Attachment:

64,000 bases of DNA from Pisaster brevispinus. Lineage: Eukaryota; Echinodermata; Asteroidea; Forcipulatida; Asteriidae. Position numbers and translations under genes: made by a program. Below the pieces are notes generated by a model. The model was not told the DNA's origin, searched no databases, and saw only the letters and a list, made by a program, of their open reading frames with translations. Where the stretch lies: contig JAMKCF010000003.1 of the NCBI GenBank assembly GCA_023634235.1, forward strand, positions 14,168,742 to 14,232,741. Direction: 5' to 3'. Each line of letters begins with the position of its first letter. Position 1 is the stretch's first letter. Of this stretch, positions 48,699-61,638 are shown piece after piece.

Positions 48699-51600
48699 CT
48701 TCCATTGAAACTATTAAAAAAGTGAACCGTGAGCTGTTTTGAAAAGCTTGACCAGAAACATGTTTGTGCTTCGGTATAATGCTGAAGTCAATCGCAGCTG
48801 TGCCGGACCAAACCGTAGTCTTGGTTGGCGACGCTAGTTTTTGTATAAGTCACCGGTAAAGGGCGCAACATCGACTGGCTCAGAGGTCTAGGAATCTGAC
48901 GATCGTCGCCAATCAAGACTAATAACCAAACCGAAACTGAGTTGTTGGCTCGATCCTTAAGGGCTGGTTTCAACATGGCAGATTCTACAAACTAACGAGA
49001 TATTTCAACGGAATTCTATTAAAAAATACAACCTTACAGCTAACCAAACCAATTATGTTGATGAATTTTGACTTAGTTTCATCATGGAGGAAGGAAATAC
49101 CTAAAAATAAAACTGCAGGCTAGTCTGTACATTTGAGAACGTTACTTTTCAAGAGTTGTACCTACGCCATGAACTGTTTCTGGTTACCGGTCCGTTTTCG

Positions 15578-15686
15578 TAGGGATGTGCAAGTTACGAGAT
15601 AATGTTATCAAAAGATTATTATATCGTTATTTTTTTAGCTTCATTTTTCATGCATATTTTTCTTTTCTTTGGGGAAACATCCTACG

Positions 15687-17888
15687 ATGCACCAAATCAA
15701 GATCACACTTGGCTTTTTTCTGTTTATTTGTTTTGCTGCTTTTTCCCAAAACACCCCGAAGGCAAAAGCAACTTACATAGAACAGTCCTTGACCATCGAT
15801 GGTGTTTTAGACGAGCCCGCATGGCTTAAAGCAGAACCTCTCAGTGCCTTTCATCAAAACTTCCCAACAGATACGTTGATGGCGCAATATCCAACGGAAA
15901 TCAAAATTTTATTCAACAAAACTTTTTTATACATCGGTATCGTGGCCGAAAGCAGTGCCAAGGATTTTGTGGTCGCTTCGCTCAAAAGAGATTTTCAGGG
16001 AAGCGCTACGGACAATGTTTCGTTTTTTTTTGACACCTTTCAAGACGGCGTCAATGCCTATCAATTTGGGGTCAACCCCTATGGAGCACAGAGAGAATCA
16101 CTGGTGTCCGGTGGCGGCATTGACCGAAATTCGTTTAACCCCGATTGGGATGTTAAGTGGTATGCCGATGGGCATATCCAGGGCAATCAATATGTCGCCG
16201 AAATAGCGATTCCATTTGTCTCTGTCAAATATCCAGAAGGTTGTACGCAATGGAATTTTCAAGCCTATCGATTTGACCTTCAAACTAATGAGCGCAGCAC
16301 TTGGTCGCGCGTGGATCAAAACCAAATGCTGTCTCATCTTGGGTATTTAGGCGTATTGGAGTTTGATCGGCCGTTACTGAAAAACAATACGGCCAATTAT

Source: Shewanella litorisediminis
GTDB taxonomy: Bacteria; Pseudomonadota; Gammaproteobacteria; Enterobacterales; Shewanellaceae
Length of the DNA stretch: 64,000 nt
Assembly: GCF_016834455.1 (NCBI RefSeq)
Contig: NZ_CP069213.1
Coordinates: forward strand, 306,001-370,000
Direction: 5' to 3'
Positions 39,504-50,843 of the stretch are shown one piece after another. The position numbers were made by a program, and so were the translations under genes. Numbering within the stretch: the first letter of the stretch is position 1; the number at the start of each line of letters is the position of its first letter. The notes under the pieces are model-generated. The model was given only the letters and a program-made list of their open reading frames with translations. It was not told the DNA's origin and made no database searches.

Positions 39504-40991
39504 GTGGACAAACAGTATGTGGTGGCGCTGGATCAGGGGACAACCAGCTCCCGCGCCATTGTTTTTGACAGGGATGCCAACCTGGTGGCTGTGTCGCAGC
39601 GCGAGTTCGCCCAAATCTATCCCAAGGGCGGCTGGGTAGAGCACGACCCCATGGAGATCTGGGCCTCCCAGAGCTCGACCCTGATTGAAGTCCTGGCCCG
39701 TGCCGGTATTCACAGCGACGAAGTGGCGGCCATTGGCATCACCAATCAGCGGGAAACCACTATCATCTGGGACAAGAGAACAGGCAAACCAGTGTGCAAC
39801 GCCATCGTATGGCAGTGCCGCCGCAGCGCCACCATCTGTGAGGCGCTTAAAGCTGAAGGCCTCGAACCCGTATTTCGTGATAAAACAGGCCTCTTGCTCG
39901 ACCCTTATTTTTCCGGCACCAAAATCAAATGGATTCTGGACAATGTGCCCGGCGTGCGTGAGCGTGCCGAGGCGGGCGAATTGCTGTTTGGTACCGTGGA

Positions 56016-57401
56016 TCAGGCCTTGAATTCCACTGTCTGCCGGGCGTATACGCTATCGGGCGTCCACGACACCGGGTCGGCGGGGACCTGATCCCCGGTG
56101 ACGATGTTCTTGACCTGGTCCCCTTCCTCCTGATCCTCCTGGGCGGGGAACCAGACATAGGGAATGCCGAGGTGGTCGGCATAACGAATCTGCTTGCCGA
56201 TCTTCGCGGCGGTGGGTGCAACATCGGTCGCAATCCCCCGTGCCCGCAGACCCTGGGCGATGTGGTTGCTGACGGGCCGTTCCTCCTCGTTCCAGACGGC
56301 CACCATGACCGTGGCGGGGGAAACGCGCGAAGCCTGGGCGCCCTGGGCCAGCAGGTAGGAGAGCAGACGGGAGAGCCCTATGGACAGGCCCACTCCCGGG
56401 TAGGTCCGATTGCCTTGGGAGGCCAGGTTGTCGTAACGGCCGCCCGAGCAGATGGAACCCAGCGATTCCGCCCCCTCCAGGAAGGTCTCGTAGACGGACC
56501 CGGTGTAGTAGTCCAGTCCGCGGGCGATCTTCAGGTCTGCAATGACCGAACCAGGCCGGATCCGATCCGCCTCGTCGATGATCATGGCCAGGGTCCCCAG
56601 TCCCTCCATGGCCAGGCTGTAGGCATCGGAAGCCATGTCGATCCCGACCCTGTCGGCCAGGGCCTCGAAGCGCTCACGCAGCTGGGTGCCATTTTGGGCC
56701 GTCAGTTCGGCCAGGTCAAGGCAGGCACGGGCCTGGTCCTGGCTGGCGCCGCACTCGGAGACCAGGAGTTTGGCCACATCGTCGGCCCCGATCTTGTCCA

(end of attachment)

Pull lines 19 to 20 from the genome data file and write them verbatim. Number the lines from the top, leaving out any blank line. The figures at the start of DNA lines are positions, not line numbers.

16201 AAATAGCGATTCCATTTGTCTCTGTCAAATATCCAGAAGGTTGTACGCAATGGAATTTTCAAGCCTATCGATTTGACCTTCAAACTAATGAGCGCAGCAC
16301 TTGGTCGCGCGTGGATCAAAACCAAATGCTGTCTCATCTTGGGTATTTAGGCGTATTGGAGTTTGATCGGCCGTTACTGAAAAACAATACGGCCAATTAT